What about in an emergency situation like MAYDAY! MAYDAY! MAYDAY!?

MAYDAY is to be used ONLY in an emergency in which the boat and/or persons on board are in imminent danger of sinking or major injury or death. You may only have seconds to send a distress call. Here's what you do. Transmit in this order:

  1. Tune your radio to Channel 16.

  2. Distress signal MAYDAY, spoken three times.

  3. The words THIS IS, spoken once.

  4. Name of vessel in distress (spoken three times).

  5. Repeat MAYDAY and the name of the vessel, spoken once.

  6. Give the position of the vessel by latitude or longitude or by bearing (true or magnetic, state which) and distance to a well-known landmark such as a navigational aid or small island, or in any terms which will assist a responding station in locating the vessel in distress. Include any information on vessel movement such as course, speed, and destination.

  7. Nature of distress (sinking, fire, etc.).

  8. Kind of assistance desired.

  9. Number of persons onboard.

  10. Any other information which might facilitate rescue, such as length or tonnage of vessel, number of persons needing medical attention, color hull, cabin, masks, etc.

  11. The word OVER

Stay by the radio if possible. Even after the message has been received, the Coast Guard can find you more quickly if you can transmit a signal on which a rescue boat or aircraft can home in.

An example of a MAYDAY call:

  • MAYDAY-MAYDAY-MAYDAY This Is Blue Duck-Blue Duck-Blue Duck-Mayday-Blue Duck- Cape Henry Light Bears 185 Degrees Magnetic-Distance 2 Miles Struck Submerged Object Need Pumps-Medical Assistance And Tow Three Adults, Two Children Onboard One Person Compound Fracture Of Arm Estimate Can Remain Afloat Two Hours Blue Duck Is Thirty-Two Foot Cabin Cruiser-White Hull-Blue Deck House OVER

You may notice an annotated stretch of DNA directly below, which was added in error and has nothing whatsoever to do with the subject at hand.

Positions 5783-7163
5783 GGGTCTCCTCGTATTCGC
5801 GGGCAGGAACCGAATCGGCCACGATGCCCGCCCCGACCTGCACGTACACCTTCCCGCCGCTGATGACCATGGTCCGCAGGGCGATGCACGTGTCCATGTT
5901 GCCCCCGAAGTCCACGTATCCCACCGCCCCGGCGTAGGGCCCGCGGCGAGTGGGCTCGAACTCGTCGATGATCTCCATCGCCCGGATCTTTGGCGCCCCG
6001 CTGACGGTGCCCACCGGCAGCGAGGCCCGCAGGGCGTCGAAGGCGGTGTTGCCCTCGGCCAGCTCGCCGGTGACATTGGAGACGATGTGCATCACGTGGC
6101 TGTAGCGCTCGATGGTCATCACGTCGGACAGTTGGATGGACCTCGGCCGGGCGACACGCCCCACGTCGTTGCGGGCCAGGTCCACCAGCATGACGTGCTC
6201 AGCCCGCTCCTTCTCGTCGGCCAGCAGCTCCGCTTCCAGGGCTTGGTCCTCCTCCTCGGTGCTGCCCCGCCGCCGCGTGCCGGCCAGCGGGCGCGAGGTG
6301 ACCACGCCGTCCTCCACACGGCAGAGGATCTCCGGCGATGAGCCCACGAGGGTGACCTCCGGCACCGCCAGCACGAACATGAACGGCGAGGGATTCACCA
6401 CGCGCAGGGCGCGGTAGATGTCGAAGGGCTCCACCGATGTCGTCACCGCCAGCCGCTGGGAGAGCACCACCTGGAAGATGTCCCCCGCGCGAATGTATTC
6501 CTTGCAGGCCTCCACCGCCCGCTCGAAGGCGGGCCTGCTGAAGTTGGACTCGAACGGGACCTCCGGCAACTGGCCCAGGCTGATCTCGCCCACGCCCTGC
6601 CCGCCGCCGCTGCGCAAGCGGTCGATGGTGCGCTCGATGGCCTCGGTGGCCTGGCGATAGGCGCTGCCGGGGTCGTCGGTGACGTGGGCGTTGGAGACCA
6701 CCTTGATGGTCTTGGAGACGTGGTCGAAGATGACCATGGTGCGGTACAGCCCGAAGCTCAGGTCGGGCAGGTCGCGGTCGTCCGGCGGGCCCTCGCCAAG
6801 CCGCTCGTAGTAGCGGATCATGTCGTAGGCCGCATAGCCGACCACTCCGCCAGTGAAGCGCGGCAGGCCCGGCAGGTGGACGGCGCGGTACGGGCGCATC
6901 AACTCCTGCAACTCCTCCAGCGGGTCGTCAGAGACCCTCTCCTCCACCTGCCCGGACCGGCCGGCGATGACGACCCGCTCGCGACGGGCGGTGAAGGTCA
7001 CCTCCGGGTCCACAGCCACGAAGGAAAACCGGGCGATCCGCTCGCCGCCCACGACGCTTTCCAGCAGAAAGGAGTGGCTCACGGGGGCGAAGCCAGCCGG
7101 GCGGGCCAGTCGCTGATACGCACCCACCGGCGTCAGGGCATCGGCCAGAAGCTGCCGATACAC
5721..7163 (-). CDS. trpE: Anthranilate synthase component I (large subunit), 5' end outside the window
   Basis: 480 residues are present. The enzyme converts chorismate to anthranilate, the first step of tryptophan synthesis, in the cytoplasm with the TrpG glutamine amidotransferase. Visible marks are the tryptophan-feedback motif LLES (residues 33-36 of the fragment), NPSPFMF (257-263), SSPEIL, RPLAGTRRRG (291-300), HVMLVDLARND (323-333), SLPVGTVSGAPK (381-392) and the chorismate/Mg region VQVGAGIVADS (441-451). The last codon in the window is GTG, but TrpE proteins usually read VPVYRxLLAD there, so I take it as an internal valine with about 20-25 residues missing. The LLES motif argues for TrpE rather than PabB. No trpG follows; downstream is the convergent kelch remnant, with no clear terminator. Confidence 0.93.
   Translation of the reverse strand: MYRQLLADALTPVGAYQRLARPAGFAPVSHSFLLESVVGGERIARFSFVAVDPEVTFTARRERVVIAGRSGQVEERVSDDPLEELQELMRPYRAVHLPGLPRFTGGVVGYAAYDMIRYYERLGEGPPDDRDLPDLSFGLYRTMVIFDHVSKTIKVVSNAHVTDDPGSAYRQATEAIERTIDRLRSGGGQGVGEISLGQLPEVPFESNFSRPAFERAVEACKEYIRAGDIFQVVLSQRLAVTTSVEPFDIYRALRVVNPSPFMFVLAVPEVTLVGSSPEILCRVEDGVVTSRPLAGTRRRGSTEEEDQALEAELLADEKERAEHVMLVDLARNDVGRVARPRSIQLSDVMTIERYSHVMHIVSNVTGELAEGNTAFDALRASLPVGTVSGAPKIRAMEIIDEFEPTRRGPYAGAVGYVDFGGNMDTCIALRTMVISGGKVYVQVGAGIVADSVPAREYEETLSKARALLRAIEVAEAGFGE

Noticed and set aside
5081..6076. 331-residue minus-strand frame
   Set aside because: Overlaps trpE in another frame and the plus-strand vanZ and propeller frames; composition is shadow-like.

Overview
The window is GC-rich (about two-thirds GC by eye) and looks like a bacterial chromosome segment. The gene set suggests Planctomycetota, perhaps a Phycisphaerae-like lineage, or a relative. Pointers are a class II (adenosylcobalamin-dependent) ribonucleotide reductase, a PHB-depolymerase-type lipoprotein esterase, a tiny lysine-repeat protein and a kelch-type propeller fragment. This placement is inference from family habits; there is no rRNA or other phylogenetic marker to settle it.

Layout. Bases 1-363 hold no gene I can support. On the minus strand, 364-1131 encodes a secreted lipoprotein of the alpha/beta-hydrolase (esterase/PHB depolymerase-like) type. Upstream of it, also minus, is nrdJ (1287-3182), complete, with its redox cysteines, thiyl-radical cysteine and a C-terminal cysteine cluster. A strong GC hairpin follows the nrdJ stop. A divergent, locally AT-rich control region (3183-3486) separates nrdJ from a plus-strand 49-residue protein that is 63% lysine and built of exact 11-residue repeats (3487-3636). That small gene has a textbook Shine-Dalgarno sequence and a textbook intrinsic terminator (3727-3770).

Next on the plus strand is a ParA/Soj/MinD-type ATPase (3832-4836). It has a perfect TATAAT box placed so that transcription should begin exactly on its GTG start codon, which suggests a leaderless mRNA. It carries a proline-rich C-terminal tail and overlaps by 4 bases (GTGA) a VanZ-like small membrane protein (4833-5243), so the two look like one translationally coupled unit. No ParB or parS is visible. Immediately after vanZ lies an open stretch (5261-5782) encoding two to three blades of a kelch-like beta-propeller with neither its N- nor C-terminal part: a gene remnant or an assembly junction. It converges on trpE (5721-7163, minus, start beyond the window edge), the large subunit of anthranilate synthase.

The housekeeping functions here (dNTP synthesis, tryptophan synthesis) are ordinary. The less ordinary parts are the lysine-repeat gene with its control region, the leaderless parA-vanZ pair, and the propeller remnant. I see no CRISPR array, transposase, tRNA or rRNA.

• Repeat at intervals until an answer is received.

  • For a potentially dangerous situation, which may or may not end up in a MAYDAY, use PAN, PAN, PAN (which is pronounced, PAHN, PAHN, PAHN or PON, PON, PON).

For important announcements that you want others to pay attention to, say SECURITAY (the French pronunciation of Security).

Digital Selective Calling (DSC)

All new radios, and some older ones, have DSC. When you hit the DSC button the radio will automatically broadcast a signal to other DSC-equipped machines on VHF channel 70. (Read your manual for specific features your radio may have, including an automatic MAYDAY call which includes your position.)

What do you do if you hear a distress call?

If you hear a distress message from a vessel and it is not answered, then you must answer. If you are reasonably sure that the distressed vessel is not in your vicinity, you should wait a short time for others to acknowledge.

How do I know if there are storm warnings?

The Coast Guard announces storm warnings and other urgent marine information broadcasts on VHF channel 9 before making the broadcasts on VHF channel 22A. (Most VHFs also include the weather channels.)

Recommendations and Warnings

  • Turn your radio on and listen for a while to hear how other people use it.

  • Always listen before you transmit to make sure you are not stepping on someone.

  • Use plain English on the VHF. Do not use codes or CB talk.

  • Foul language and false distress signals are illegal. You can be prosecuted for either.

  • Limit your conversations to 5 minutes or less. There may be other people who want to use the channel.

  • Remember that everything you say can be heard by anyone who has a VHF radio.

  • If you're speaking to someone who is within a few miles from you, try the LOW POWER button on your radio.